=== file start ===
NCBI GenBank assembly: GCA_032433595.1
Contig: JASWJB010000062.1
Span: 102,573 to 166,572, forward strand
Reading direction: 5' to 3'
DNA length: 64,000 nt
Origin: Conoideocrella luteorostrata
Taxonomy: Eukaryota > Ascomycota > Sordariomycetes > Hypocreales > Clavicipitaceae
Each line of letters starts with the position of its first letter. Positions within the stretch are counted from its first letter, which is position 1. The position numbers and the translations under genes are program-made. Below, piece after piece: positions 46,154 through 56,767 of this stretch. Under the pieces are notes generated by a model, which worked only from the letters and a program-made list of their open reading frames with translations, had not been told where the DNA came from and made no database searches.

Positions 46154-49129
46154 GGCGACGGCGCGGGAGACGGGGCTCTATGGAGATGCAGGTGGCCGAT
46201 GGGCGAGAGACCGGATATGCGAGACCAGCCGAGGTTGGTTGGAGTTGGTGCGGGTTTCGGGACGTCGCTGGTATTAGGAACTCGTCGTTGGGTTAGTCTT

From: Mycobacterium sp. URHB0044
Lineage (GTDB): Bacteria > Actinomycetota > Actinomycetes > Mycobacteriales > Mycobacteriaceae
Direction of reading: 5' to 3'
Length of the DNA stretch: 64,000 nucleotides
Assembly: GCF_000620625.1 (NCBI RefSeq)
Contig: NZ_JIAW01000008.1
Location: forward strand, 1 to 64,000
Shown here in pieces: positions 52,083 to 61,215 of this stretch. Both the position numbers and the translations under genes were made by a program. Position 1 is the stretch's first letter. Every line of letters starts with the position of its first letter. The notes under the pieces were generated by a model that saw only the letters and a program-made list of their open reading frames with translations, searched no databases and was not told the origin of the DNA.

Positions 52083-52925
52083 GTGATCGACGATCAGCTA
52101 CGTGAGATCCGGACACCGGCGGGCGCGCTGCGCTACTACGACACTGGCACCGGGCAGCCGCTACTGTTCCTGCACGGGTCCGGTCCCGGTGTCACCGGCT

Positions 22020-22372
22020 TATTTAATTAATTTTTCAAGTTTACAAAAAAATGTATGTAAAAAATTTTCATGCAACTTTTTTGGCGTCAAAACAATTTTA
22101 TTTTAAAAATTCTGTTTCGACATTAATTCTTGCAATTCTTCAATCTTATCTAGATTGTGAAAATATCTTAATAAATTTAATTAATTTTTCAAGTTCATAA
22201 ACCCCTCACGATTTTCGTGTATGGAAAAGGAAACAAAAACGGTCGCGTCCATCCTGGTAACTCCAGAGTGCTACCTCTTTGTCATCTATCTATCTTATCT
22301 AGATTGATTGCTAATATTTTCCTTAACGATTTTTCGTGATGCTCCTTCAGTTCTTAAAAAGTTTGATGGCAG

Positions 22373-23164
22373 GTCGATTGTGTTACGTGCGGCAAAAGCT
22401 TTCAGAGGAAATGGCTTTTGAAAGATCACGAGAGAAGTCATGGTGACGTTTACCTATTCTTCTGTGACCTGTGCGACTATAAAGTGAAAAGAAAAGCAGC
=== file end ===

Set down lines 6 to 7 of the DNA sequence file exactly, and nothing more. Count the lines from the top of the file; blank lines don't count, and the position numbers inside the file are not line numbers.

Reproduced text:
Origin: Conoideocrella luteorostrata
Taxonomy: Eukaryota > Ascomycota > Sordariomycetes > Hypocreales > Clavicipitaceae